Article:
The holiday season is fast approaching, complete with delights and disappointments, merriments and meltdowns. What a blessing and responsibility it is to introduce the beloved story of Jesus’ birth to your child. Claim this holy work! As a mother, you are an Experience Architect for your child, scheduling the activities, gifts, people, food and more that make up your family’s Christmas traditions. Try some of these ideas to design memorable and meaningful experiences for your family.

Baby’s First Christmas: Step away from the activities that disrupt baby’s schedule (and your own sanity). Create experiences that begin building faith-based Christmas memories.

  • Plan quiet retellings of the Christmas story from the children’s Bible Frolic First Bible.
  • Listen to Christmas music in a room lit only by candles and lights on the tree.
  • Look at a nativity set together and tell your child about the people and animals in the stable.

Toddler Time: As toddlers gain independence and language, their shouts of “Mine!” and “More!” can drown out even the loudest heavenly angelic chorus. Create experiences that teach about the Christmas story and Christian values.

  • Read the Christmas story together, then reenact it with nativity set characters. Make this a tradition so your child will never remember a time when you weren’t telling the story.
  • Plan simple ways that your child can show generosity by helping serve a holiday snack, making a piece of art to give a loved one, or recording a video to share with a faraway friend or relative.
  • Take a cue from the wise men and give only three gifts to your child. (Ask grandparents to do the same.) Start this tradition early and you’ve already toned down “Present Mania.”

Plans for Preschoolers: Preschoolers can experience wonder and delight at the story of Jesus in amazing, faith-filled ways. But they need us to design the experience so they don’t get overwhelmed by holiday obligations.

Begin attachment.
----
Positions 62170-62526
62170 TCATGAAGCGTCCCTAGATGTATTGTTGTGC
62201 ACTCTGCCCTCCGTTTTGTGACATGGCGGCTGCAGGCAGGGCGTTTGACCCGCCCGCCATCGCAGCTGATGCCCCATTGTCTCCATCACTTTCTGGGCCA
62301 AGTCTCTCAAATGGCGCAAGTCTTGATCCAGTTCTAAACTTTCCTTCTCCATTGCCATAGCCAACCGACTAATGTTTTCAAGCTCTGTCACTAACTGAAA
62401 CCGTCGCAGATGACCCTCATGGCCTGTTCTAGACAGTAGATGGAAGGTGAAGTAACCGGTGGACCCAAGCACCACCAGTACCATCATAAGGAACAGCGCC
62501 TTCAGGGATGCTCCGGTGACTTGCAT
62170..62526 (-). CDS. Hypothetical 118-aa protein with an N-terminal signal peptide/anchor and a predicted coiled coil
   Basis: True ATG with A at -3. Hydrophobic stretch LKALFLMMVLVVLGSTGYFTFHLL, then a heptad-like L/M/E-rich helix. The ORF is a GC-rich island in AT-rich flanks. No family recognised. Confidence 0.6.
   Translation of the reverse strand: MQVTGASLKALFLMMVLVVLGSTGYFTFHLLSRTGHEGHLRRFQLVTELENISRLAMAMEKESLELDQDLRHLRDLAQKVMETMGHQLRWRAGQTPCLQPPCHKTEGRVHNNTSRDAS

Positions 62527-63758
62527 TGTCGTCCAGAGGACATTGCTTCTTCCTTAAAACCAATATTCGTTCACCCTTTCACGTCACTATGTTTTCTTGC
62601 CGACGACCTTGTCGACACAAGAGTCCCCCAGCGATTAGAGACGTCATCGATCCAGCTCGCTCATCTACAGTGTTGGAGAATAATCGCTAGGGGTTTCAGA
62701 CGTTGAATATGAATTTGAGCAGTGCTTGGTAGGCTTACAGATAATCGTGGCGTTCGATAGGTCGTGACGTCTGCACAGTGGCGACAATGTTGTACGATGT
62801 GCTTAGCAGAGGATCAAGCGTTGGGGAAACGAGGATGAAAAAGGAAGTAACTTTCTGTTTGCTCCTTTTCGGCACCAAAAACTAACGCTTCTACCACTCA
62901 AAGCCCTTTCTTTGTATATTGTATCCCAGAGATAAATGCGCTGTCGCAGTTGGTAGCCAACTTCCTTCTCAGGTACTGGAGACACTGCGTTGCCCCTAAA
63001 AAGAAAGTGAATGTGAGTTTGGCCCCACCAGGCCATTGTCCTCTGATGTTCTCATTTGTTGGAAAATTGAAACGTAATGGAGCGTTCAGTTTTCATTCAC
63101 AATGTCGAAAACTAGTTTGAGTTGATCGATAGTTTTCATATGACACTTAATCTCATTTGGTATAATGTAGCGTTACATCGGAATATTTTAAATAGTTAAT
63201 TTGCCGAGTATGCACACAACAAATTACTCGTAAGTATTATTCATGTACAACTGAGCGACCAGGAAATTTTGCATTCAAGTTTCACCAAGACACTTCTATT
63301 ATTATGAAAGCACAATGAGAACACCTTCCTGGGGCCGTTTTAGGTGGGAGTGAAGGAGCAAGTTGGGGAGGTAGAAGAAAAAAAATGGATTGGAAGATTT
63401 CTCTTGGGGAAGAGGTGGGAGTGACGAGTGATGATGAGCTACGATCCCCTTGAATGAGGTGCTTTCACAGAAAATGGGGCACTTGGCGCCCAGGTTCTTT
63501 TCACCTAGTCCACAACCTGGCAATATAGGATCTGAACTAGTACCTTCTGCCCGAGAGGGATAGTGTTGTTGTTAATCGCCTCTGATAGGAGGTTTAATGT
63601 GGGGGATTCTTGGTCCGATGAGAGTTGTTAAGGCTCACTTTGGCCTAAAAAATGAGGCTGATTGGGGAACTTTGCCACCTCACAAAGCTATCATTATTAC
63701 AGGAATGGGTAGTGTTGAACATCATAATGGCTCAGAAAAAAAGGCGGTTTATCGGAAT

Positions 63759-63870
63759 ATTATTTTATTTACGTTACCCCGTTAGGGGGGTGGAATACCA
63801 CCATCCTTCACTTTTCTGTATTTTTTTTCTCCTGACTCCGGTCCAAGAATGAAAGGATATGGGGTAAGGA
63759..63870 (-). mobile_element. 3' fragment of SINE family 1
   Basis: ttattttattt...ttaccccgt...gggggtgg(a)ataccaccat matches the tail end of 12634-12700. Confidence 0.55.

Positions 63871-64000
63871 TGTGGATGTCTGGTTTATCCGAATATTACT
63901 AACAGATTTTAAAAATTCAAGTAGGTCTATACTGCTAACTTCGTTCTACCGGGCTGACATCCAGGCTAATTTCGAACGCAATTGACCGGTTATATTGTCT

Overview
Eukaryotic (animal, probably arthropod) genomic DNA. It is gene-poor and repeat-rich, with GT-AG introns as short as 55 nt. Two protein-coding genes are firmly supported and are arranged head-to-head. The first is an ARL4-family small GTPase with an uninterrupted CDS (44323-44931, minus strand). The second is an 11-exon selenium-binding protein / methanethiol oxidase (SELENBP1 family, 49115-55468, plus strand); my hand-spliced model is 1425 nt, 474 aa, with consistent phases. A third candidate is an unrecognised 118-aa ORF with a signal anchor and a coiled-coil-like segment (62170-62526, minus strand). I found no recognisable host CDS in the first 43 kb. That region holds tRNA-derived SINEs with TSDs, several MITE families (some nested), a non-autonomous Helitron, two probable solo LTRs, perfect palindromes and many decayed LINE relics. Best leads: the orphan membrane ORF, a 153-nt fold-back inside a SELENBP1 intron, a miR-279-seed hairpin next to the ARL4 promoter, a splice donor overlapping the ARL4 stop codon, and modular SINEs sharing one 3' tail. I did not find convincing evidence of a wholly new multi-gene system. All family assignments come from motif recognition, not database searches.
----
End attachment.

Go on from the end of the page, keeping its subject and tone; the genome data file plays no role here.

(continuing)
• Read the Christmas story, then ask them to retell it. See what details your child remembers and emphasizes. Keep in mind they are remembering a story that will stay in their hearts for a lifetime.
  • Give your child a few choices of how to help others, then take their lead. Could you donate food to a food pantry or make cookies for a neighbor? While some nonprofits offer some global opportunities for Christmas generosity, keep your family’s efforts local so your child understands who is being helped.
  • Plan special family time. A meal eaten by candlelight or a time of singing together and sharing memories can speak to the importance of the holiday and to your family’s faith life.

As a mother, you have the opportunity and privilege to design experiences for your family that embodies the heart of the Christmas season – the birth of Jesus.

Dawn Rundman has a Ph.D. in Developmental Psychology and is the Director of Product Development at Sparkhouse. Dawn’s MOMcon 2016 workshop Your Child’s Plastic Brain was attended by 500 moms, learning that everyday faith moments with their little ones can build new neural pathways in their brains. Dawn lives in the Twin Cities with her husband/prom date, Jonathan, and their two children.